On 18 April, the Prime Minister, Theresa May announced a general election, taking place on Thursday 8 June.
According to the Young Voter Project, over 65's are twice as likely to vote as 18 to 24 year olds, so it's important that your voice is heard.
Register to vote here.
In order to vote in the General Election, you need to be registered by Monday 22 May.
If you want to attend the event hosted by Luca, Education Officer at The Union, you can find out more details here.
If you're unsure about what you need to register, what to expect or where you'll be on the day, here is some helpful advice from the NUS website:
+ When registering online you’ll be asked for your name, nationality, address, whether you’ve recently moved house, and for your National Insurance Number. You can usually find your National Insurance Number on your student loan letters, payslips or other official documents.
+ You’ll be asked whether you want to include your name on the ‘open register’, which can be bought by any person or organisation, and is usually used to confirm name and address details. If you only want to be included on the electoral register, and not the open register that’s fine, it won’t affect your ability to vote.
+ Students are allowed to register at two addresses, so if you don’t know where you’ll be on 8 June, you can register at both.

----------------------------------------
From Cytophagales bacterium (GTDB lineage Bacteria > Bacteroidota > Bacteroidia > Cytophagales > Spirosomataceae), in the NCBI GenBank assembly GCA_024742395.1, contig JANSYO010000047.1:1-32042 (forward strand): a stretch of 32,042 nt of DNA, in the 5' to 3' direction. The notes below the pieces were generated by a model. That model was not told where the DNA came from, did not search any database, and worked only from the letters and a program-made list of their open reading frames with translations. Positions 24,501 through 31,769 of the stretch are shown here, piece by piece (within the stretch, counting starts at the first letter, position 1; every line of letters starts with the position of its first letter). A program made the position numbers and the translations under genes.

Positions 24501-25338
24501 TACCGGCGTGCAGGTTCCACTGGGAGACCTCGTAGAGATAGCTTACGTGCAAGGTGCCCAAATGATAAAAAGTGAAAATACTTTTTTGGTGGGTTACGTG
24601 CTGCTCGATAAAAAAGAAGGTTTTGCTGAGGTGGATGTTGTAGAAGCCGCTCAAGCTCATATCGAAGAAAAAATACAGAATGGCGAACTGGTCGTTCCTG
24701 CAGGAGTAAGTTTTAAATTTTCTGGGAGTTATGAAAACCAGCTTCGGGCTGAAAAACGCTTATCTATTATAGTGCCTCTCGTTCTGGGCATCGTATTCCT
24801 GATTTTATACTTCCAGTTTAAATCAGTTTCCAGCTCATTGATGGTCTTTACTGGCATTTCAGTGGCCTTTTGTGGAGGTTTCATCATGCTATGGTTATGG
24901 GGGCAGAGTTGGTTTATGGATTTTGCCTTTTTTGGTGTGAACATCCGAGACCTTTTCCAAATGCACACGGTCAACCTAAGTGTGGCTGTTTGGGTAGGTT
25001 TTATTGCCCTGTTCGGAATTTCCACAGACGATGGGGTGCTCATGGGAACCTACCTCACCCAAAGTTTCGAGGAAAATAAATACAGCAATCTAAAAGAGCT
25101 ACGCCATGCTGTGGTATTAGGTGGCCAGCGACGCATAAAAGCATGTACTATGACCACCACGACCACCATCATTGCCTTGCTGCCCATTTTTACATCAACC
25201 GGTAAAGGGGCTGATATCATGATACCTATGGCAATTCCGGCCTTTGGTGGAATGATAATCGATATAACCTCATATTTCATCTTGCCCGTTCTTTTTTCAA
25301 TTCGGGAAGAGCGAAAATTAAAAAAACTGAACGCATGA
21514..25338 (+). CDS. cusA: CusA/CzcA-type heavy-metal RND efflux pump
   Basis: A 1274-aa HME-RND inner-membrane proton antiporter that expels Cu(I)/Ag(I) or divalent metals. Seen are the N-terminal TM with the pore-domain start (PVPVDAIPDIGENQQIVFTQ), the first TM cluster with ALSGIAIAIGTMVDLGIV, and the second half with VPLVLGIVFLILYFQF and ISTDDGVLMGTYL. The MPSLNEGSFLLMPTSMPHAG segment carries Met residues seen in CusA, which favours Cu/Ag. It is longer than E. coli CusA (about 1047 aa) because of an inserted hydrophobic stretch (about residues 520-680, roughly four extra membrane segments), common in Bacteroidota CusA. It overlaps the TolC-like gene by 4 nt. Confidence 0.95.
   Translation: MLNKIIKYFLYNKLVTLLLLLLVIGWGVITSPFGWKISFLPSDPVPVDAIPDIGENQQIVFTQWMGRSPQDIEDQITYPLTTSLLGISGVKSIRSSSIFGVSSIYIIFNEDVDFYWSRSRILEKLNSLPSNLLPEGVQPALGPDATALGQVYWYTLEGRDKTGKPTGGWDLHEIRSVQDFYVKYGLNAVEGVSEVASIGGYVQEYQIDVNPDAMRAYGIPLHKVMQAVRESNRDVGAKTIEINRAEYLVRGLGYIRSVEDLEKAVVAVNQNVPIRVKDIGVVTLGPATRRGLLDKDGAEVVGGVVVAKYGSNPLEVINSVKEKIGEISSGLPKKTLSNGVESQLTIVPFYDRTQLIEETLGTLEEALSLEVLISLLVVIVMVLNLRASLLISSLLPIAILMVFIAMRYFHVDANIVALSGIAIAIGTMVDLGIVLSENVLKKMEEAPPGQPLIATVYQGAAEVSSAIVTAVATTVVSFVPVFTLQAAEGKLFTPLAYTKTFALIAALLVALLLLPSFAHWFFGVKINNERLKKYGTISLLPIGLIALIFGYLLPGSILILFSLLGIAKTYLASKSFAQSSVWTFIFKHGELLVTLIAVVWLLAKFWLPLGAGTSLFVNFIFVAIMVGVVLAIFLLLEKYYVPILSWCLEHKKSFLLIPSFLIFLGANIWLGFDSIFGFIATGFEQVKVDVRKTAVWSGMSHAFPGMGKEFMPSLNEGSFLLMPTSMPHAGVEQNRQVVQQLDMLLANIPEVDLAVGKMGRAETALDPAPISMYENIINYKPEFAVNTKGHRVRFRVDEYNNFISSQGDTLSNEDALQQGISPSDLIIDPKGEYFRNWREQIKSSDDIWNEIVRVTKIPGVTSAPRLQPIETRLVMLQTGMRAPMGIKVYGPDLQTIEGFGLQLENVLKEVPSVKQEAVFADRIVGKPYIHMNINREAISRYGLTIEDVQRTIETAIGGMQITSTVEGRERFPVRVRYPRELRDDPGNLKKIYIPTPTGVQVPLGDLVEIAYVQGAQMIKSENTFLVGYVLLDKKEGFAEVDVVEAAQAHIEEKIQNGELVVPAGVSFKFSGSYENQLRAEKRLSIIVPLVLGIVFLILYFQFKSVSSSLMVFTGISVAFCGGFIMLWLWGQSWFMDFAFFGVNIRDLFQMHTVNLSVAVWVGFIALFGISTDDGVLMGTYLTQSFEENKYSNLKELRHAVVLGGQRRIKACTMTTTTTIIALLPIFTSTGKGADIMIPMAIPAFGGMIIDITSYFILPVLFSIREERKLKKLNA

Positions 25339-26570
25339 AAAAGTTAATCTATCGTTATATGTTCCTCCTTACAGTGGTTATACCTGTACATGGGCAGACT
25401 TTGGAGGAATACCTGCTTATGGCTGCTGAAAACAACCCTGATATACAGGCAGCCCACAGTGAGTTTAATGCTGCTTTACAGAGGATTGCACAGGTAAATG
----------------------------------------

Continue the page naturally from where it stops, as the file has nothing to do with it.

+ If you’re not able to vote in person on the day then you can apply to vote by post. Anyone can do this and you don’t have to give a reason for doing so. Make sure you get your application for a postal vote in by 23 May. You can apply here.
+ If you register for a postal vote, your ballot papers will arrive after 23 May. Make sure to complete them and send them back so it arrives before 10pm on 8 June. If it arrives after that time it will not be counted.
+ You can also register for a 'proxy vote' which means that you can nominate someone to vote on your behalf. If you want to do a proxy vote make sure you apply by 5pm on 31 May.
+ Depending on your reason for being unable to vote in person there will be different forms, which you can find here. You'll have to complete the right form and send it off to your local Electoral Registration Office.
+ Once all candidates are declared on 11 May you’ll be able to find out who’s standing here.
+ If you need help deciding who to vote for, read the candidate's and party manifestos, and ensure the information comes from a reputable source.
+ There are also various online quizzes you can take to help you see which party you alighn with most, such as http://www.whoshouldyouvotefor.com or https://uk.isidewith.com
Your vote really does matter, so make sure are registered and have your say.
You can find out more about the election process by visiting https://www.yourvotematters.co.uk/